This presentation will help you locate those various documents to find where your ancestors lived in Ontario and then locate the applicable land records. Using readily available online resources we will look at the various land records for Ontario. Our focus will be primarily on the rural parts of Ontario where the concession and lot system exist. The initial challenge we often face is finding where our ancestors were on the ground. The first part of this session will be using various records to locate where they lived. With those details we will next search databases and abstracts to learn where the instruments are in the land books. Finally, we will locate the various instruments detailing the land transactions involving our ancestors.
1:30 PM Finding Ancestors in Seigniorial Land Records
Following the borders of colonization to figure out where to look for records can be a challenge. A township system began in 1774 and the seigniorial regime officially ended in 1854, but some manors continued operating until the following century. During this course, we’ll examine five different record types from this period: notarial acts, land grants, pledge records, oaths of allegiance and censuses. The syllabus will contain important references and a French-English glossary.
3:00 PM Leaving Quebec: The Patterns of Canadian Migration between 1642 and 1930
This session focuses on genealogical records created during the opening of the Canadian West, settlement of the Northern States after the Civil War, and the expansion of railways across Canada and roads across the United States. From early religious settlements through farming homesteads to urban development, almost every jurisdiction in North America has a link to today’s Canadian province of Quebec. We’ll look at what happened, where you can find ancestral records from each period, and what questions remain to be discovered.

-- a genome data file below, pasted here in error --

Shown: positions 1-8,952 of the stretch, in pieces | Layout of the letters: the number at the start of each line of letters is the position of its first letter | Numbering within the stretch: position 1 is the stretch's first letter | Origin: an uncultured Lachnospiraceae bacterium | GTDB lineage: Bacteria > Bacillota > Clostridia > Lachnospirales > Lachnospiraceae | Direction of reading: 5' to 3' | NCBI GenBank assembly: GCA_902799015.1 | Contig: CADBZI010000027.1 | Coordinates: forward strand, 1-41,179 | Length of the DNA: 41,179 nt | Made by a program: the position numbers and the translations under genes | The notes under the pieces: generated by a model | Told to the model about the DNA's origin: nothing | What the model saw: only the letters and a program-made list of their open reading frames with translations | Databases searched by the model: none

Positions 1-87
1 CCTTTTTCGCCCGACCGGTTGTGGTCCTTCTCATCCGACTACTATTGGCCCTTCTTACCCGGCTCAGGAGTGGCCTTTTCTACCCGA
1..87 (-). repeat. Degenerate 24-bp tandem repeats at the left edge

10:00 AM On the Front Lines: Canadian Military, Militia and Naval Records
From the beginnings of New France, Canada’s borders have been invaded but never conquered. Who were the invaders, and what did they hope to accomplish? Learn about your ancestor’s service defending the early colonies of New France, Lower Canada, and Upper Canada. We will discuss the men who were called upon to fight on the front lines in the Beaver Wars, War of the Conquest, French and Indian War, War of 1812, Rebellions of 1837-1838, and the Fenian Raids; where these wars and battles took place; and how they affected your early Canadian ancestors.
11:30 AM For King and Country: Service in the First and Second World Wars
Whether fighting on land, sea or air, Canadians greatly contributed to the Allied war efforts during the First and Second World Wars. Recruitment, conscription, key military leaders, the participation of Canadian forces in major battles, and the roles of soldiers, sailors, airmen and nurses will be discussed. Military, naval and air force records will be examined, and what was happening on the Home Front will be reviewed.
12:45 PM Wrap-Up Discussion and Farewell
Tuition: $429.00 CAD (~$345usd/ £250)